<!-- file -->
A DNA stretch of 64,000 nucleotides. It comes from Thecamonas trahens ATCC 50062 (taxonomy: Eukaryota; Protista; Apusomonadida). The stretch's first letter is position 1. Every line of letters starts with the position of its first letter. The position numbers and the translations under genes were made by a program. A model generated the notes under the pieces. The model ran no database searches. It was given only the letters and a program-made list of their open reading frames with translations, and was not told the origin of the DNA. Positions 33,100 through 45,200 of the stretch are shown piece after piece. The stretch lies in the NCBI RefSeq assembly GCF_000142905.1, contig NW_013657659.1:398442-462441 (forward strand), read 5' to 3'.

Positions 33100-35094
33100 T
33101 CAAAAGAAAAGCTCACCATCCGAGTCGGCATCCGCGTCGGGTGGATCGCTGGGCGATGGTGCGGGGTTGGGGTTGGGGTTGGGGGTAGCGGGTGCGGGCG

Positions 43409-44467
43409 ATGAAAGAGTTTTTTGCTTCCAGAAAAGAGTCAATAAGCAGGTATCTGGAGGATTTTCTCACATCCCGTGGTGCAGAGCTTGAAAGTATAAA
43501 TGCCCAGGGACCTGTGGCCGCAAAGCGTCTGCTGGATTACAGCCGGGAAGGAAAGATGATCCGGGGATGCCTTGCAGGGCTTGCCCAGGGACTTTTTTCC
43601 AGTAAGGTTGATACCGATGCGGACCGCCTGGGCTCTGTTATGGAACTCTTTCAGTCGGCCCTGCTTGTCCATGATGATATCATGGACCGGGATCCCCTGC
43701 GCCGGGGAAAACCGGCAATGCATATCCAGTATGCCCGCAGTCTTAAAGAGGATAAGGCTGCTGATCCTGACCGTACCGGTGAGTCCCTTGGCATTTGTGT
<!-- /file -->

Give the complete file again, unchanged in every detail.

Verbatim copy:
A DNA stretch of 64,000 nucleotides. It comes from Thecamonas trahens ATCC 50062 (taxonomy: Eukaryota; Protista; Apusomonadida). The stretch's first letter is position 1. Every line of letters starts with the position of its first letter. The position numbers and the translations under genes were made by a program. A model generated the notes under the pieces. The model ran no database searches. It was given only the letters and a program-made list of their open reading frames with translations, and was not told the origin of the DNA. Positions 33,100 through 45,200 of the stretch are shown piece after piece. The stretch lies in the NCBI RefSeq assembly GCF_000142905.1, contig NW_013657659.1:398442-462441 (forward strand), read 5' to 3'.

Positions 33100-35094
33100 T
33101 CAAAAGAAAAGCTCACCATCCGAGTCGGCATCCGCGTCGGGTGGATCGCTGGGCGATGGTGCGGGGTTGGGGTTGGGGTTGGGGGTAGCGGGTGCGGGCG

Positions 43409-44467
43409 ATGAAAGAGTTTTTTGCTTCCAGAAAAGAGTCAATAAGCAGGTATCTGGAGGATTTTCTCACATCCCGTGGTGCAGAGCTTGAAAGTATAAA
43501 TGCCCAGGGACCTGTGGCCGCAAAGCGTCTGCTGGATTACAGCCGGGAAGGAAAGATGATCCGGGGATGCCTTGCAGGGCTTGCCCAGGGACTTTTTTCC
43601 AGTAAGGTTGATACCGATGCGGACCGCCTGGGCTCTGTTATGGAACTCTTTCAGTCGGCCCTGCTTGTCCATGATGATATCATGGACCGGGATCCCCTGC
43701 GCCGGGGAAAACCGGCAATGCATATCCAGTATGCCCGCAGTCTTAAAGAGGATAAGGCTGCTGATCCTGACCGTACCGGTGAGTCCCTTGGCATTTGTGT